The Knicks (17-16) face the Chicago Bulls (11-22) Wednesday night, looking to bounce back from an entertaining but disappointing Christmas day 105-98 loss to Philadelphia at the Garden.
The Knicks have lost two straight games defined by untimely miscues, and have dropped three out of their past four contests overall. The Bulls have surprisingly won eight of 10, most recently a 115-106 victory in Milwaukee on Tuesday.
Chicago is 1-4 in the second leg of back-to-backs this season, and 7-8 at home. The Knicks, meanwhile, are an abysmal 2-10 on the road, and play 16 of their next 20 away from the friendly confines of the Garden—a stretch that could determine whether the Knicks can hang in the playoff race.
Here are some other things to look for ahead of the matchup in Chicago:
The Bulls prevailed 104-102 in the first meeting between these teams on December 9 at the United Center, with a pair of Kris Dunn free throws in the final seconds making the difference. Kristaps Porzingis was the lone player to eclipse 20 points that night, and both teams shot under 30 percent from deep and turned the ball over 14 times apiece.
The recent improvement from Chicago has, ironically, been ignited by the play of Nikola Mirotic and Bobby Portis, who were involved in a widely publicized scuffle in October. In the 10 games since Mirotic returned, he’s averaged 18.5 points and 7.6 rebounds with an elite eFG% of 61.2. Portis, meanwhile, is posting 13.6 points on 54 percent shooting over the past 10. Kris Dunn (13.1 points, 4.6 rebounds, 5.9 assists) has also played well, and should pose a challenge for the Knicks point guards. Jarrett Jack has struggled as of late, contributing just four points over the last two games.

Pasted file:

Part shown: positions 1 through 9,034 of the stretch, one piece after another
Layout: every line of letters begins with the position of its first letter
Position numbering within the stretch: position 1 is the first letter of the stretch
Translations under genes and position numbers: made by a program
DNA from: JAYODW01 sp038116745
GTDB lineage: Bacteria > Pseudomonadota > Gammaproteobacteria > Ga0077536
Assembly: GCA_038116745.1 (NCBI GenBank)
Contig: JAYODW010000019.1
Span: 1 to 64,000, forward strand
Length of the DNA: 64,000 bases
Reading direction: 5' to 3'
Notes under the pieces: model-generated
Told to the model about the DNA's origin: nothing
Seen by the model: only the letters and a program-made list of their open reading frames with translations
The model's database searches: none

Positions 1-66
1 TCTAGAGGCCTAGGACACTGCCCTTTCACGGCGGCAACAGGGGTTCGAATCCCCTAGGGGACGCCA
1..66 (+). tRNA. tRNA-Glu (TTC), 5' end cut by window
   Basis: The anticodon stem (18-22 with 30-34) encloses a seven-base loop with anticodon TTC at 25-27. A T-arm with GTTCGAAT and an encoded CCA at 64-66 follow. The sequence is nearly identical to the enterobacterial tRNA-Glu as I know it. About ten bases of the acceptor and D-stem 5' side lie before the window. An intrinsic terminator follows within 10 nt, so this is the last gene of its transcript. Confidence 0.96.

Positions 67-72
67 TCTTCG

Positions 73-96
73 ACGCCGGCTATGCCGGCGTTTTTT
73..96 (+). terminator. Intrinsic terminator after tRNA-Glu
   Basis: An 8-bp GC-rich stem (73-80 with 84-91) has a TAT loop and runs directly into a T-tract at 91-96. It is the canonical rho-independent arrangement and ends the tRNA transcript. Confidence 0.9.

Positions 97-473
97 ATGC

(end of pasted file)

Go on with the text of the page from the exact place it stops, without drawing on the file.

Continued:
KP has averaged 25.5 points since his 1-point dud vs. Boston on December 21 (the last Knicks victory). Enes Kanter is coming off a monster 31-point, 22-rebound performance vs. Philly, garnering an All-Star vote from Porzingis (although, so did Tim Hardaway Jr.). Chicago ranks fifth in basketball in defensive rebounds per game, so Kanter will need to provide his usual aggressiveness on the glass.
The Knicks defense has been firm, surrendering just 42.7 percent shooting over their past two games. But they haven’t held serve on the other end, converting a dismal 12-39 from distance over the minor losing streak. Chicago doesn’t necessarily shoot the lights out—they shoot 35 percent from deep, good for 25th in basketball—but they’ve shot slightly better in December since the return of Mirotic. Both teams sit middle of the pack (13th and 14th) in 3-point defense.
Lastly, the Knicks received some (relatively) good news on Wednesday regarding Hardaway Jr., who is shooting without a brace on his leg. Still, a return to action does not seem imminent. Jeff Hornacek’s squad has performed respectably (6-6) without their second-leading scorer, thanks in part due to the play of Michael Beasley, who has averaged 15.6 PPG since Tim went down.
The Knicks and Bulls will tip tonight at 8 P.M.